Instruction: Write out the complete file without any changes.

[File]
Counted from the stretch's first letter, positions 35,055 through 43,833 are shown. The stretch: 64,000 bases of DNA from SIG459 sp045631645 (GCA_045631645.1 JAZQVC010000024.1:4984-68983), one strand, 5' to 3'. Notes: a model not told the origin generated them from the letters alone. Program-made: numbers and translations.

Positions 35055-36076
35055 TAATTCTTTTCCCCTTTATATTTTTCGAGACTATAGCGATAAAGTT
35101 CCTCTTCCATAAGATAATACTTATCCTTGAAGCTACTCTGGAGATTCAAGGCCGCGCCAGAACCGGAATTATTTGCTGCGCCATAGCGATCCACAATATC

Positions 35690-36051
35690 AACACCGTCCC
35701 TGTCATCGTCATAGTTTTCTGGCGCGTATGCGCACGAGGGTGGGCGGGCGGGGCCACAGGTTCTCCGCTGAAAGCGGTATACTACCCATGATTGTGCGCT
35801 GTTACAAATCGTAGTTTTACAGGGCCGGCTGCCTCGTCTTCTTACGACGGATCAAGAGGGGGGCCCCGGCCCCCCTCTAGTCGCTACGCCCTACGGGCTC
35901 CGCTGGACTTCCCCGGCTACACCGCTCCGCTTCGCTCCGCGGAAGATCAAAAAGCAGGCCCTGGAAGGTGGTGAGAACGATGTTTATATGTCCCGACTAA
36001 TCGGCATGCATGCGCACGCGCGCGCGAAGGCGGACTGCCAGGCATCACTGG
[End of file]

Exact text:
Counted from the stretch's first letter, positions 35,055 through 43,833 are shown. The stretch: 64,000 bases of DNA from SIG459 sp045631645 (GCA_045631645.1 JAZQVC010000024.1:4984-68983), one strand, 5' to 3'. Notes: a model not told the origin generated them from the letters alone. Program-made: numbers and translations.

Positions 35055-36076
35055 TAATTCTTTTCCCCTTTATATTTTTCGAGACTATAGCGATAAAGTT
35101 CCTCTTCCATAAGATAATACTTATCCTTGAAGCTACTCTGGAGATTCAAGGCCGCGCCAGAACCGGAATTATTTGCTGCGCCATAGCGATCCACAATATC

Positions 35690-36051
35690 AACACCGTCCC
35701 TGTCATCGTCATAGTTTTCTGGCGCGTATGCGCACGAGGGTGGGCGGGCGGGGCCACAGGTTCTCCGCTGAAAGCGGTATACTACCCATGATTGTGCGCT
35801 GTTACAAATCGTAGTTTTACAGGGCCGGCTGCCTCGTCTTCTTACGACGGATCAAGAGGGGGGCCCCGGCCCCCCTCTAGTCGCTACGCCCTACGGGCTC
35901 CGCTGGACTTCCCCGGCTACACCGCTCCGCTTCGCTCCGCGGAAGATCAAAAAGCAGGCCCTGGAAGGTGGTGAGAACGATGTTTATATGTCCCGACTAA
36001 TCGGCATGCATGCGCACGCGCGCGCGAAGGCGGACTGCCAGGCATCACTGG